Under the cleanup plan it unveiled in June, the EPA said its goal was that people could safely eat a maximum of five fish per year once dredging, capping, and other solutions were implemented, and around 20 resident fish per year two decades after that. It was unclear, in details of the new plan previewed with reporters, whether the more robust cleanup approach will speed up that timeline.
Update, 3:34 pm: In a conference call with reporters this afternoon, state and federal officials said the updated plan will more rapidly improve fish species. After 13 years of in-river construction, the EPA says the public will be able to eat 16 fish per year. Once the river's had time to clean up further, the agency says people will be able to eat upwards of 20 fish per year, though it's placed caveats on those.
Richard Whitman, interim director of the Oregon Department of Environmental Quality, added that he expects the state's recommendations for fish consumption will become more restrictive, though he wouldn't offer specifics.
"My understanding is the two agencies are on the same page at this point," Whitman said.
Expect ire from the entities expected to mop all this up. A persistent criticism of environmentalists' zeal on this issue has been that an increased expense of hundreds of millions won't necessarily lead to meaningfully speedier clean up.
The Port of Portland and City of Portland hadn't released their take on the final plan, prior to its official 2:30 pm release. We'll update if/when they do.
Update, 3:40 pm: Shortly after the EPA formally unveiled its plan, the Port became the first polluter to criticize it. In a release, Deputy Executive Director Curtis Robinhold questioned the EPA's reasoning for mandating more cleanup, and he suggested the agency's cost estimates might be wildly inadequate.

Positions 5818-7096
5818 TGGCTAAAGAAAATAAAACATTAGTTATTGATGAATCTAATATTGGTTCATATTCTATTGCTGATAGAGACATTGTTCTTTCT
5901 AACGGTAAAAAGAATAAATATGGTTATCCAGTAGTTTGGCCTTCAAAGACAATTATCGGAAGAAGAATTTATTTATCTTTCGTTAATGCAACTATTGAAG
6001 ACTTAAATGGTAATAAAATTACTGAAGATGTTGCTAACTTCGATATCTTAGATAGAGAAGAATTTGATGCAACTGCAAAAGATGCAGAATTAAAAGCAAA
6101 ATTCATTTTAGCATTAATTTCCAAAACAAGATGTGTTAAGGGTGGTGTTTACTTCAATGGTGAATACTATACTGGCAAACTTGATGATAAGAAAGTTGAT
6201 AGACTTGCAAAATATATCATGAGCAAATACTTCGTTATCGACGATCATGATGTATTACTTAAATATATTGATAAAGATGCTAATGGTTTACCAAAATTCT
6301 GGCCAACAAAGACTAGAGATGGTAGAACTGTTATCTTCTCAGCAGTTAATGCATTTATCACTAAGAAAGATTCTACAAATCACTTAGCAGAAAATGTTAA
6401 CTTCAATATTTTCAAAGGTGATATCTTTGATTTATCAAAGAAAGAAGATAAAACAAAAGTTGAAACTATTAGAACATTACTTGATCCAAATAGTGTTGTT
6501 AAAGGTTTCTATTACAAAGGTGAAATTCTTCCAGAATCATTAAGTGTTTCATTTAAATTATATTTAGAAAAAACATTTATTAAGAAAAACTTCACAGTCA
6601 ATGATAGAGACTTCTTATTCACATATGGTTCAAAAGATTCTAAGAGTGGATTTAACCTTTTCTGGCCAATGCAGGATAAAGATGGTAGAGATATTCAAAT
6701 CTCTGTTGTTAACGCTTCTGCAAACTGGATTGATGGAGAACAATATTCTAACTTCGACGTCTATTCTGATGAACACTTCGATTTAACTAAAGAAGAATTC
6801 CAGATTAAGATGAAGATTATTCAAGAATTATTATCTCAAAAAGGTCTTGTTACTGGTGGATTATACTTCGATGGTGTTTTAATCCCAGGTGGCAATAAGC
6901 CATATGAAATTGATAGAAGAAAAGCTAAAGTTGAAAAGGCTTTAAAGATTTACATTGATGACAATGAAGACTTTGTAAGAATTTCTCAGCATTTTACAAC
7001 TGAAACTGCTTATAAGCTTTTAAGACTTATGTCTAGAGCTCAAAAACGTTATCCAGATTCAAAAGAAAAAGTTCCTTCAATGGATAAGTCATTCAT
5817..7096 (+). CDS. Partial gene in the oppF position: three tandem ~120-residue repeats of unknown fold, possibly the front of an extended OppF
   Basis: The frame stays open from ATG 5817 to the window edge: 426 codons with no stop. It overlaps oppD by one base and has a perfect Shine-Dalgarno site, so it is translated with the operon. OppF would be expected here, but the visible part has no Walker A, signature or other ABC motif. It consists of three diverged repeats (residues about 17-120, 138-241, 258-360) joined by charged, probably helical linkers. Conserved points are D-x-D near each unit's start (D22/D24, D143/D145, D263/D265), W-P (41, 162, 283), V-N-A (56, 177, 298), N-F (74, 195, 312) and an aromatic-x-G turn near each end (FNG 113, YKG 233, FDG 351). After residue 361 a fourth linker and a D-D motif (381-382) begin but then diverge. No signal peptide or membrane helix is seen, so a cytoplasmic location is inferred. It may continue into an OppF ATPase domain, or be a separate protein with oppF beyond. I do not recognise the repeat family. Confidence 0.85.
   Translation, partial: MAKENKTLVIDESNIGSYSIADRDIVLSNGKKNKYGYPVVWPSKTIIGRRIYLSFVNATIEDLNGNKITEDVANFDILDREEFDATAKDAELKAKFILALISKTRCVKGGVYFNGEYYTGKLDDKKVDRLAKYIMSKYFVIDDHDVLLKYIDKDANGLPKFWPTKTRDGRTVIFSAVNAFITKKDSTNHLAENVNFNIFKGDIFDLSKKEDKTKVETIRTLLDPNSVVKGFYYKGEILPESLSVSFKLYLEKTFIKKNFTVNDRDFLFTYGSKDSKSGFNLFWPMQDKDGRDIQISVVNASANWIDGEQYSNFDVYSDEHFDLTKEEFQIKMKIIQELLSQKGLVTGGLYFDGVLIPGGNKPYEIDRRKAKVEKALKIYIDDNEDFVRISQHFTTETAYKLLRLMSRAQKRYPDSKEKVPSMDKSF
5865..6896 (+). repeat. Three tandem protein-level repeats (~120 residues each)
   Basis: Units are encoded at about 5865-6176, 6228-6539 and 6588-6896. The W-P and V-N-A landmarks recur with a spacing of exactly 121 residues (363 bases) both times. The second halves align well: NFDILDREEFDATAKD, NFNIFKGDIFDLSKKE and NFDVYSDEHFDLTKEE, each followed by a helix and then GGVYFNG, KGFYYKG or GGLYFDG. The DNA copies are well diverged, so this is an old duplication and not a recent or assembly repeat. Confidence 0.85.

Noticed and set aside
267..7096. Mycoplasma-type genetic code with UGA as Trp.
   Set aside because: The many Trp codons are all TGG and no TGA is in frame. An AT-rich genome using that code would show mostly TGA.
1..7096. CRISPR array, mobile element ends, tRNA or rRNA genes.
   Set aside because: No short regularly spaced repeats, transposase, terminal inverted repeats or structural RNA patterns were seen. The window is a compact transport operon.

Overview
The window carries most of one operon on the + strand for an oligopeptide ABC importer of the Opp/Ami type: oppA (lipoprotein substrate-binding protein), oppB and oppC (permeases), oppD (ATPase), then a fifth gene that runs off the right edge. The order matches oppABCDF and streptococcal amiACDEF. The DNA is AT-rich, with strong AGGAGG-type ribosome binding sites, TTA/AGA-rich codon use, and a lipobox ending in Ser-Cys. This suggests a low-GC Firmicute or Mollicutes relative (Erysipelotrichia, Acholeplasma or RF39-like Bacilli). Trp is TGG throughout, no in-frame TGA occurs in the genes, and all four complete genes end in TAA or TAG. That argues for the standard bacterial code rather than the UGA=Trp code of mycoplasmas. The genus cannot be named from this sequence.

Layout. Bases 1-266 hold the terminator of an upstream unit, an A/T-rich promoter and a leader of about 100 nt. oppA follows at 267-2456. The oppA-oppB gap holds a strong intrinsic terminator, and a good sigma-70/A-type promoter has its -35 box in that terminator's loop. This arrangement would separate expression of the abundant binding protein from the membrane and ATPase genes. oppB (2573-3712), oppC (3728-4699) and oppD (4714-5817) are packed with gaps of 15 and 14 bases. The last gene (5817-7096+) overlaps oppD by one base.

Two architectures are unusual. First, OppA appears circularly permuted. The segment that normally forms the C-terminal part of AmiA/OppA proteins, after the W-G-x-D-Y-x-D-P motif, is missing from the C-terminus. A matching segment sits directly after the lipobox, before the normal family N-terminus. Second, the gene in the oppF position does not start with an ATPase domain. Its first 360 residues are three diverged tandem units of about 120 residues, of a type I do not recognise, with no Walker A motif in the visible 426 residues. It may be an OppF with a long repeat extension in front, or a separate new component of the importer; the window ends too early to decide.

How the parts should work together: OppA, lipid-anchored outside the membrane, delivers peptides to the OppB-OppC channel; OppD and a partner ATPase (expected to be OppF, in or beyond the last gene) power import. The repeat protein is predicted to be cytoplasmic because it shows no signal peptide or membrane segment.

"We estimated the cost of the earlier Proposed Plan would be close to $1.8 billion, nearly double EPA’s estimates at the time," Robinhold said in the statement. "Now with a more aggressive remedy and adding significantly more dredging, EPA’s plan could cost over $2 billion. The cost of implementing EPA’s ROD [record of decision] is staggering."
Federal and state officials, asked by the Mercury to respond, disagreed.
"I would encourage the port and others to review the document carefully before they jump to conclusions," said Whitman, of the state DEQ. "For the port to come out with a statement 30 minutes after the decision comes out, I think, is a little disappointing."
Meanwhile, city officials offered a brief but supportive take.
"The City is committed to a clean river and is prepared to lead in building coalitions and partnerships to get this cleanup done right and done as soon as possible," Mayor Ted Wheeler and Commissioner Nick Fish said in a joint statement. "The time to act is now.”
There are, of course, questions about how the cleanup moves forward, now that the plan has solidified. For instance, the EPA says its plan has some wiggle room. As entities collect more data about pollution on the riverbed, "areas that are anticipated to require remediation may be modified or adjusted," according to a summary of the plan.
In addition, an "allocation process" in which potentially responsible polluters haggle over who should pay for what, will likely extend for a year or more. Governor Kate Brown has proposed $10 million in her next budget for kickstarting that process, according to Whitman.
In a bit of interesting timing, the City of Portland got good news on that front yesterday. Multnomah County Judge Stephen Bushong, ruling on part of a years-long lawsuit over water and sewer spending, found that the city's allowed to spend water ratepayers' money on efforts to clean up the river—a finding that could take some pressure off the city's general fund.
EPA officials aren't ruling out litigation that further elongates that process.
And of course, the inauguration of Donald Trump later this month could introduce further chaos. Environmentalist Williams is cautiously optimistic that the cleanup plan won't raise the hackles of the new president or his pick to head the EPA, Scott Pruitt.
The DEQ's McLerran told reporters that laying down a decision before a new president takes office—no matter which president—is helpful.
"Once you have a decision in place," he said, "that decision gains momentum."